For quite a while now, no one has been able to get near the Hansen-Henderson show. Until now. David Millar and Dave Zabriskie were sharing a room during the Tour and @millarmind made a strong bid all week to take the Comedy Duo crown away the Lotto boys. He won this week, but will this become a rivalry to cherish?

So how did that turn out?

The dynamic duo were out and about before the stages, spreading their own kind of Garmin cheer.

To end this final Tour Tweets of the Week we have …

Jens eating his words

Well, that’s the Tour over for this year … there have been some memorable moments and memorable tweets! Next up, the Olympics and then the Vuelta so there’s more where that’s come from. Thanks to all the tweeties for giving me such great material over the last three weeks! Let’s keep that standard high (or low, depending on how you look at it)!

Tour de France review: The Tour in numbers

Key race facts

3,497 – In kilometres, this year’s total race distance.

87:34:47 – Total race time for overall winner Bradley Wiggins (Sky), an average speed of 39.93kph.

153 – Number of finishers, out of 198 starters.

2 – Only two riders wore the leader’s yellow jersey during the race: Fabian Cancellara (RadioShack-Nissan) and Wiggins.

Sagan dominated the green jersey race (image courtesy of Danielle Haex)

2 – Only two riders led the green jersey points competition during the race: Cancellara and Peter Sagan (Liquigas-Cannondale). Cancellara led the competition for the first two days, Sagan for all 19 thereafter.

4 – Number of riders who led the polka dot jersey King of the Mountains competition: Michael Morkov (Saxo Bank-Tinkoff Bank), Chris Froome (Sky), Fredrik Kessiakoff (Astana) and the eventual winner Thomas Voeckler (Europcar).

19Tejay van Garderen (BMC) led the white jersey young rider competition for 19 of the 21 stages. (Cofidis’ Rein Taaramae held the jersey for two days mid-race.)

3:57:36 – Jimmy Engoulvent (Saur-Sojasun) was the last classified finisher, three hours and 57 minutes slower than Wiggins. The final stage to Paris took 49 minutes less to complete.

The champion

32 – Age of Bradley Wiggins.

Wiggins’ dominance was built on his two TT wins (image courtesy of Wikipedia)

3:21 – Wiggins’ final winning margin over teammate Chris Froome.

1 – Wiggins became the first British rider to take overall victory at any of the three Grand Tours. Before this year, no Briton had ever finished higher than fourth.

4 – Previous best performance at the Tour, in 2009.

2 – Stages won by Wiggins during the race, both individual time trials.

4 – Wiggins has now won four major stage races in 2012: Paris-Nice, Tour de Romandie, Criterium du Dauphine and the Tour.

1 – Victory at the Tour has propelled Wiggins to the top of the latest UCI WorldTour rider rankings (and consolidated Sky’s position at the top of the team rankings).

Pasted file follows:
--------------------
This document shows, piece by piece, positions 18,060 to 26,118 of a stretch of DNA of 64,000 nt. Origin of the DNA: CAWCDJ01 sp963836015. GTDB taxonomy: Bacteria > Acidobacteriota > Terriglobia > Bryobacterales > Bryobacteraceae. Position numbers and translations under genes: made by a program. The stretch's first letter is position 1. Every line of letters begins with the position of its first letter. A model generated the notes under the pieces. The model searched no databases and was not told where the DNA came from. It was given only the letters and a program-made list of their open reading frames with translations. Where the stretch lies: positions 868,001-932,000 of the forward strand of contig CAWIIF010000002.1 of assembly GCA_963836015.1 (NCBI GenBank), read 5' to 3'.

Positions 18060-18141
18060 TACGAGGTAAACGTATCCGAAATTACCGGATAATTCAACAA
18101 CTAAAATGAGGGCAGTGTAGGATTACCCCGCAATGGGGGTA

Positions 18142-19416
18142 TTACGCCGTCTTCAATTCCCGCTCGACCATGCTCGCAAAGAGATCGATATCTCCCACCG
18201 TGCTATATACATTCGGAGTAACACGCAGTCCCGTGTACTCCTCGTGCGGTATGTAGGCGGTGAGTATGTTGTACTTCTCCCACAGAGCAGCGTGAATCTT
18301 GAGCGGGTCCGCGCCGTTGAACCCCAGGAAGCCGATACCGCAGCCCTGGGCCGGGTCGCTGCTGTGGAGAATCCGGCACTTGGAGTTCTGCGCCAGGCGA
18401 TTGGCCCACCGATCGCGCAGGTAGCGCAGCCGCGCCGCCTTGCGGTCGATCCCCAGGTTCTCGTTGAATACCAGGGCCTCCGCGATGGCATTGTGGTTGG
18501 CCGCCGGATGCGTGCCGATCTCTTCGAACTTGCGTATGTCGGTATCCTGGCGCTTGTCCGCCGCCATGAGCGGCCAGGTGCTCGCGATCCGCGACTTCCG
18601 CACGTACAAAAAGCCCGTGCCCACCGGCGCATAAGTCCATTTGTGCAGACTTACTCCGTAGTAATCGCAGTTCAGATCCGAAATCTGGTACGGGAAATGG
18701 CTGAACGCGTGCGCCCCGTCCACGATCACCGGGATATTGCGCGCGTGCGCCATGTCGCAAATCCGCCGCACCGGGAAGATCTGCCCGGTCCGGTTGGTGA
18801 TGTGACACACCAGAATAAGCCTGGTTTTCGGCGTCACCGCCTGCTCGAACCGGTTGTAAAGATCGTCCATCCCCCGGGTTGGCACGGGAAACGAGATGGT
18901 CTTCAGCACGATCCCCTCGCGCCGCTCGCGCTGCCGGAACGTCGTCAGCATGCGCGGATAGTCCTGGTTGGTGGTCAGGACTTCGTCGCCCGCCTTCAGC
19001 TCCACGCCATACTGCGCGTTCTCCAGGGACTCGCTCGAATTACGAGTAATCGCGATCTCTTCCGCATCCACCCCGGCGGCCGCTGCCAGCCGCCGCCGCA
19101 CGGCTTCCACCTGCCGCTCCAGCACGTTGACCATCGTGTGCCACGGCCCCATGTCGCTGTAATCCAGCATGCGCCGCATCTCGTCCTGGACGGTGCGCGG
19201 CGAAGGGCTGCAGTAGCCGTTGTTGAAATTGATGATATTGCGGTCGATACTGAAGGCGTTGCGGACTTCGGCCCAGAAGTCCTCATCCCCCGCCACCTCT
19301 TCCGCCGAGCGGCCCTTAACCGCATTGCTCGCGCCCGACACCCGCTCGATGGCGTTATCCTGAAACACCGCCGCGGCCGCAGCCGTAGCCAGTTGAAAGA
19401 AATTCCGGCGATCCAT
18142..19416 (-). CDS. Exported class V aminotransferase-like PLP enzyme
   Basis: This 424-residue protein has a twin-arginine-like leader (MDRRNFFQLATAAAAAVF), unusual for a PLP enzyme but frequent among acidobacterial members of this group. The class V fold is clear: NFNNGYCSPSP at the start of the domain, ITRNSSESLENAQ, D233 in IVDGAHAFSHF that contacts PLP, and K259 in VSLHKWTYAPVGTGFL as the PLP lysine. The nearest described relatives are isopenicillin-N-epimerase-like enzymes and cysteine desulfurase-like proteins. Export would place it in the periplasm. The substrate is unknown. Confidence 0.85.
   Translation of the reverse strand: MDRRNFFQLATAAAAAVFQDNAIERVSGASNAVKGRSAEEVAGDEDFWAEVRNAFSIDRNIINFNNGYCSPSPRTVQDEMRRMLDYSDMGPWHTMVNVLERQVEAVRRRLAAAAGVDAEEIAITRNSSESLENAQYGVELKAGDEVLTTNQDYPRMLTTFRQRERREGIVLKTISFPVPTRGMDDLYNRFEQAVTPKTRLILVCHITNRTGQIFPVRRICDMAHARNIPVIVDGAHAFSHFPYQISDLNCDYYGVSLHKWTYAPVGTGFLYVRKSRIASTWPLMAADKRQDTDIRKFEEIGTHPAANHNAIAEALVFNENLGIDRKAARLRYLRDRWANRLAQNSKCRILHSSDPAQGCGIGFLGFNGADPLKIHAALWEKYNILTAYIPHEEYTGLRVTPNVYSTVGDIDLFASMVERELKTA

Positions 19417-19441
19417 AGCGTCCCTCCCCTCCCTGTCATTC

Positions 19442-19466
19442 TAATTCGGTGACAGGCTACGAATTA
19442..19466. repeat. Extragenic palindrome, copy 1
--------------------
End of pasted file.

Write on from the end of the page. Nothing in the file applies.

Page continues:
The stage winners

13 – Number of different stage winners.

Greipel increased his Tour tally from one to four victories (image courtesy of Lotto-Belisol)

5 – Number of riders with multiple stage victories: Peter Sagan, Mark Cavendish and Andre Greipel (Lotto-Belisol) won three each, while Thomas Voeckler and Bradley Wiggins claimed two apiece.

6 – Different nationalities who won stages: Britain led the way with seven, followed by France (five), Germany and Slovakia (three each), Spain (two) and Switzerland (one).

12 – Between them, British and French riders won 12 of the Tour’s 21 stages.

0 – Italian riders failed to win a single stage.

9 – Just nine of the 22 teams won stages during the race, with Sky leading the way with six – three for Cavendish, two for Wiggins, one for Froome – including the last three in a row (Cavendish, Wiggins, Cavendish).

4Mark Cavendish has now won the final stage on the Champs-Élysées in each of the past four editions.

1 – Yesterday’s win by Cavendish in Paris marked the first time the reigning world champion has won on the Champs-Élysées.

23 – Cavendish now has 23 career Tour stage wins, overtaking Andre Darrigade to move into fourth all-time. Eddy Merckx leads the way with 34.

And a few other random stats …

99 – This was the 99th running of the Tour. Prior to the start of the race, the 198 participating riders had won a total of 99 Tour stages.

The oldest swinger in town (image courtesy of RadioShack-Nissan)

40 – Age of Jens Voigt and Chris Horner, both of RadioShack-Nissan, the two oldest riders in the race. Voigt turns 41 in September, Horner in October.

22 – Age of Thibaut Pinot (FDJ-BigMat), the youngest rider in the race. Peter Sagan is also 22. The pair won four stages between them (Sagan three, Pinot one), and were the first Tour stage winners ever to have been born in the 1990s.

16 – Racing days between Mark Cavendish‘s wins on stages two and 18 – his longest ever drought between victories at the Tour.

5 – Top three finishes for Orica-GreenEDGE sprinter Matt Goss – but no wins (two seconds, three thirds).

29Dries Devenyns (Omega Pharma-Quick Step) had double cause for celebration in Paris. As well as completing the race, Sunday was also his 29th birthday.

17George Hincapie (BMC) started a record-setting 17th Tour this year. He completed all but one of them.

Some data is courtesy of Infostrada Sports.

Link: Tour de France official website